In a 5-4 decision, the Supreme Court reversed the decision of the Appellate Court, upholding the town’s prayer practice.   The Court looked to the nation’s history of “legislative prayer,” pointing out that many state legislatures and the United States Congress have a legislative chaplain, and that there was also historical precedence for opening local legislative meetings with prayer. These positions and practices have already been found by the Supreme Court to be acceptable under the Establishment Clause of the First Amendment. Thus, the Court stated that in reviewing a challenge to a “religious” practice, one had to first acknowledge the significance that similar practices were accepted by the very Framers who drafted the First Amendment, and those practices have “withstood the critical scrutiny of time and political change.”

The Court then moved from analyzing the general practice of legislative prayer to Greece’s particular practice and history. The Court noted that “nonsectarian prayer” was inconsistent with the traditions which were upheld by the Court in previous cases, reminding the parties of the Court’s previous ruling that the “content of the prayer is not of concern to judges,” provided “there is no indication that the prayer opportunity has been exploited to proselytize or advance any one, or to disparage any other, faith or belief.” In fact, if governing bodies, such as town boards, school boards, or legislatures, were to require that prayers be nonsectarian, it would put those governing bodies in a position to act as censors, weeding-through the content of a prayer in order to redline overtly Christian references – a practice which would likely violate the prayer-giver’s First Amendment right to the Free Exercise of his or her religion. The Court held that this would be far more problematic, “for the First Amendment is not a majority rule and government may not seek to define permissible categories of religious speech.” The Court clarified that there should be some constraints on the content of the prayer, but the relevant restraint derived from the timing of the prayer itself – at the opening of the meeting. Opening a meeting with prayer, held the Court, lends “gravity to the occasion and reflect values long part of the Nation’s heritage. From the Nation’s earliest days, invocations have been addressed to assemblies comprising many different creeds, striving for the idea that people of many faiths may be united in a community of tolerance and devotion, even if they disagree as to religious doctrine.” The clergy in Greece did reference the name of Jesus, but they also invoked other themes of general cooperation and goodwill, calling at times for a “spirit of cooperation,” among the board members. Thus, the Court held that, “absent a pattern of prayers that over time denigrate, proselytize, or betray an impermissible government purpose, a challenge based solely on the content of a particular prayer will not likely establish a constitutional violation.”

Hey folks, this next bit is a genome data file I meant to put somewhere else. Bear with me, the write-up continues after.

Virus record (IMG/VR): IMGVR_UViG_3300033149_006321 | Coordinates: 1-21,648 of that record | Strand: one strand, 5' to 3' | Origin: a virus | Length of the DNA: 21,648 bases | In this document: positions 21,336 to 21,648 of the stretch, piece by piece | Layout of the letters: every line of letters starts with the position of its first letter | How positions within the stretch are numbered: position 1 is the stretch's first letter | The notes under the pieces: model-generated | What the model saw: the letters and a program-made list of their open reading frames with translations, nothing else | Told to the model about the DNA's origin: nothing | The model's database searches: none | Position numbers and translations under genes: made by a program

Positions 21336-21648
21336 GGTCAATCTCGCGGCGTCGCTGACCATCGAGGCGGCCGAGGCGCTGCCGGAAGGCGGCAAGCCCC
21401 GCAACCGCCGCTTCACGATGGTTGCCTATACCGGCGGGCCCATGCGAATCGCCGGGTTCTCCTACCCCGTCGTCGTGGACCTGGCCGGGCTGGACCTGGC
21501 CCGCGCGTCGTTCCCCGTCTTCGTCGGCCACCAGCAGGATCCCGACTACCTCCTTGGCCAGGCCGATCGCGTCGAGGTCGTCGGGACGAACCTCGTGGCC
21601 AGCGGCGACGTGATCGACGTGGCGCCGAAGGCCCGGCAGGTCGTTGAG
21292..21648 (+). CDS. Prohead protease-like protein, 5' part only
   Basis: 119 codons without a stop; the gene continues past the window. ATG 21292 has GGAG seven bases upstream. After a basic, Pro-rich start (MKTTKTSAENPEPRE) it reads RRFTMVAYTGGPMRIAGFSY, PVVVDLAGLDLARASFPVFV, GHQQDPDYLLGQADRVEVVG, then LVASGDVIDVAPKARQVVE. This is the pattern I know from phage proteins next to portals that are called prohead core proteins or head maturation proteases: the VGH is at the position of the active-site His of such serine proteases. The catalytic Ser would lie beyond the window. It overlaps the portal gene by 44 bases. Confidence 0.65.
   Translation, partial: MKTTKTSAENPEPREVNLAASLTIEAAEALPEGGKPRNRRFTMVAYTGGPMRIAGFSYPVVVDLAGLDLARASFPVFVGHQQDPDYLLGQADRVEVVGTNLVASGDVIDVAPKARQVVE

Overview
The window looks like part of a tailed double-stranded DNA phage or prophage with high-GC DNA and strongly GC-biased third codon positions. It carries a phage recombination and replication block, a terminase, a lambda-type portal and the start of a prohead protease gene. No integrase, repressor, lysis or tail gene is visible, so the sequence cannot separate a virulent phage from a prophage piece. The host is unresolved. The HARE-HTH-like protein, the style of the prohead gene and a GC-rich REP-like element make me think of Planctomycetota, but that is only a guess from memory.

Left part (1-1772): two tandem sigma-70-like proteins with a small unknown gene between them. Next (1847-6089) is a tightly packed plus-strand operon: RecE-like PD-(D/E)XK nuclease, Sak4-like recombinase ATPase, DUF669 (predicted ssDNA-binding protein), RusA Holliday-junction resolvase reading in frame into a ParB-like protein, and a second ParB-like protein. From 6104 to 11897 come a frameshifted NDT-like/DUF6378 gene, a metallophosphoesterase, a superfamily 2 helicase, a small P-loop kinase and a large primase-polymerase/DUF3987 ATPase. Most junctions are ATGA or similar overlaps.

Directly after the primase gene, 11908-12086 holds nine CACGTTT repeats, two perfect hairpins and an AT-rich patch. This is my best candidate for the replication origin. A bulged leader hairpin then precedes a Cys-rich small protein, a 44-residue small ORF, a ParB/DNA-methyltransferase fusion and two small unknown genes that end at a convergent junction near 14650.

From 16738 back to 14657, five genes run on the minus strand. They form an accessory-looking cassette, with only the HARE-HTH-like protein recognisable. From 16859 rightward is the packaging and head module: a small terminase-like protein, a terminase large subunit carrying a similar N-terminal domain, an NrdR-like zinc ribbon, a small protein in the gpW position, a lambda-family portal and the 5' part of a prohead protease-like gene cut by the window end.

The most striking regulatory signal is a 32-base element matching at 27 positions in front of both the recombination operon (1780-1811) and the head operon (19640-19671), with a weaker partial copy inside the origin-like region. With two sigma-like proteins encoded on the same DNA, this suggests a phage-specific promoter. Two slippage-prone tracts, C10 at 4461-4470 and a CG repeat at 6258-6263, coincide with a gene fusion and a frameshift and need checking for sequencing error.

This decision is applicable to Missouri school boards, many of which historically opened in prayer, but set aside the practice in the 1990’s in the wake of legislation and cases which were critical of the practice. The Town of Greece v. Galloway decision clarifies the role of prayer in public meetings, approving clergy-led prayer at the opening of the meeting.